McChesney v. Peterson

Decision Date22 December 2016
Docket Number8:16CV168
Citation226 F.Supp.3d 920
Parties Robert C. MCCHESNEY, in his official capacity as Treasurer of Bart McLeay for U.S. Senate, Inc.; and Bart McLeay for U.S. Senate, Inc., Plaintiffs, v. Matthew S. PETERSON, in his official capacity as Chair of the Federal Election Commission; Federal Election Commission; and United States of America, Defendants.
CourtU.S. District Court — District of Nebraska

L. Steven Grasz, Husch, Blackwell Law Firm, Omaha, NE, for Plaintiffs.

Daniel A. Petalas, Erin R. Chlopak, Kevin Deeley, Lisa J. Stevenson, Robert W. Bonham, III, Federal Election Commission, Washington, DC, for Defendants.


Laurie Smith Camp, Chief United States District Judge

This matter is before the Court on the Motions to Dismiss filed by Defendants Federal Election Commission (the "Commission") and Matthew S. Peterson ("Peterson"), ECF No. 21, and the United States of America, ECF No. 25. Plaintiffs have moved to dismiss their claims against the United States without prejudice. Accordingly, their Notice of Dismissal, ECF No. 28, will be approved and Defendant United States of America will be dismissed. For the reasons stated below, the Motion filed by the Commission and Peterson will be granted.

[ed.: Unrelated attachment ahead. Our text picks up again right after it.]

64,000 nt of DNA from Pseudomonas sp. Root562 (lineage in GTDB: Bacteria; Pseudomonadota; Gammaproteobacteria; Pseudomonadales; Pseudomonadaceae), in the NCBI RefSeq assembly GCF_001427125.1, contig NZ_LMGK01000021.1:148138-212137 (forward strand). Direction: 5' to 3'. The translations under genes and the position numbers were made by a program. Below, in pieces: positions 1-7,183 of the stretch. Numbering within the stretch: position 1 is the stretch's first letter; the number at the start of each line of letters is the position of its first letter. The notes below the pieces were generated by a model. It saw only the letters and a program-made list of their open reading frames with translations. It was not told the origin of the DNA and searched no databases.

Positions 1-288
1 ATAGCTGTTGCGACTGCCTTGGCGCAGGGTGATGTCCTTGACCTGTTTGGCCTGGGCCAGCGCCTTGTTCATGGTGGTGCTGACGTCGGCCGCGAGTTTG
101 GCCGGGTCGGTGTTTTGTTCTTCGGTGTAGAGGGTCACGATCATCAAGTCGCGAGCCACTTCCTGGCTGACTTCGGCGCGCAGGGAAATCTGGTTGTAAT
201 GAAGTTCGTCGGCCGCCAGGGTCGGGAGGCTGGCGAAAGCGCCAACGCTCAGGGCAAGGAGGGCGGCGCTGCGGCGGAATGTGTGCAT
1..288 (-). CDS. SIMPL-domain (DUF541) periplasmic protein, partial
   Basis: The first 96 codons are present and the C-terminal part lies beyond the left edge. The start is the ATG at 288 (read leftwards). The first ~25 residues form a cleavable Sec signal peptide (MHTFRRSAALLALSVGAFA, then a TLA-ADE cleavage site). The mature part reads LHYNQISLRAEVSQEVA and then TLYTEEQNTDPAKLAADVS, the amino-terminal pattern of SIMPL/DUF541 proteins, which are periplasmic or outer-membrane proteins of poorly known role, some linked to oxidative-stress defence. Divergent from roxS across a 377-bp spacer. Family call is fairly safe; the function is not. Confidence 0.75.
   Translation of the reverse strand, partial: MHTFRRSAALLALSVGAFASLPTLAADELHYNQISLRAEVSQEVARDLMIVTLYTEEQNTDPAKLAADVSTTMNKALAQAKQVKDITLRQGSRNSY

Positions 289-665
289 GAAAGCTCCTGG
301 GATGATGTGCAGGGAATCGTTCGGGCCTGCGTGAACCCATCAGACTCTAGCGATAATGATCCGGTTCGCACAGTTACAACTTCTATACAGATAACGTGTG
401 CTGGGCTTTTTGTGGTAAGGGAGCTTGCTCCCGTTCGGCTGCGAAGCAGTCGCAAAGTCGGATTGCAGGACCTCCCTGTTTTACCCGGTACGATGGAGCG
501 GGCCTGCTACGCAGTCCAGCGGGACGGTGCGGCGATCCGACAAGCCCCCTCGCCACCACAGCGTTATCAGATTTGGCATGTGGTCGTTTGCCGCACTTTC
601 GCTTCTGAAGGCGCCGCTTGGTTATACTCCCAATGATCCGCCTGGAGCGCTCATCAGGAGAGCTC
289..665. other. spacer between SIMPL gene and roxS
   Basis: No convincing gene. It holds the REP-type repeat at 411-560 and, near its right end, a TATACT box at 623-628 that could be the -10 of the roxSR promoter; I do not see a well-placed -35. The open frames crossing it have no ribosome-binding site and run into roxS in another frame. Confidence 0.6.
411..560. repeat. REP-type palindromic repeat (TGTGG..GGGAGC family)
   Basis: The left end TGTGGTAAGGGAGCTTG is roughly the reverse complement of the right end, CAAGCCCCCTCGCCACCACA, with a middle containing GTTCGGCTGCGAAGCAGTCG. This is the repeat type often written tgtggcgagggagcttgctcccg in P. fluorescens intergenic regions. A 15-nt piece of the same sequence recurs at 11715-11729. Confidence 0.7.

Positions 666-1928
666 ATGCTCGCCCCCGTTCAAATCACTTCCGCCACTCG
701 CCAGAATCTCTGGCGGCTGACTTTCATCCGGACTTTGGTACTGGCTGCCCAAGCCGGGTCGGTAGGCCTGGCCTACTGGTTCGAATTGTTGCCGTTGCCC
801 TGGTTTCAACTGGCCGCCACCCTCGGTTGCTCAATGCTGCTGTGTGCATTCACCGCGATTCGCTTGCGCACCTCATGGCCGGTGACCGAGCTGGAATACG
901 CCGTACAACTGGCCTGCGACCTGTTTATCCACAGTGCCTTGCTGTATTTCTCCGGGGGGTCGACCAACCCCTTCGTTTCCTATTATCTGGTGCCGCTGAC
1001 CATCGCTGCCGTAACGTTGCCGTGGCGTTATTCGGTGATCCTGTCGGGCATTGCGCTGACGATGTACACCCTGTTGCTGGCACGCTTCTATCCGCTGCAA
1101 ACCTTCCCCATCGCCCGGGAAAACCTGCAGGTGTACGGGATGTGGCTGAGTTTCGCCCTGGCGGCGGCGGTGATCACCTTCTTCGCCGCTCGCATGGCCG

Because this case turns on the Commission's interpretation of federal administrative and election law, a discussion of the statutory and regulatory scheme involved is helpful to an understanding the nature of Plaintiffs' claims. The Court will also summarize the promulgation and administration of the relevant fine program at issue. Finally, the Court will provide background regarding how the statutes, regulations, and fine program were applied to Plaintiffs.

I. FECA and its Enforcement
a. The Commission and FECA Enforcement in General

The Commission is an independent agency of the United States government with exclusive jurisdiction over civil enforcement of the Federal Election Campaign Act of 1971, as amended, 52 U.S.C. § 30101, et seq. ("FECA"). See 52 U.S.C. §§ 30106(b)(1), 30107(a), 30109. The Commission is composed of six Commissioners, including Defendant Petersen, who currently serves as Chairman. Under FECA, if at least four Commissioners find "reason to believe" that a FECA violation has occurred, the Commission's General Counsel may conduct an investigation, leading to a recommendation as to whether there is "probable cause to believe" a violation has occurred. 52 U.S.C. § 30109(a)(1)(3). If at least four Commissioners then find probable cause exists, the Commission must attempt to resolve the matter by "informal methods of conference, conciliation, and persuasion, and to enter into a conciliation agreement" with the respondent. 52 U.S.C. § 30109(a)(4)(A)(i). If the Commission is unable to resolve the matter through voluntary conciliation, the Commission may file a de novo civil suit to enforce the Act in federal district court. 52 U.S.C. § 30109(a)(6).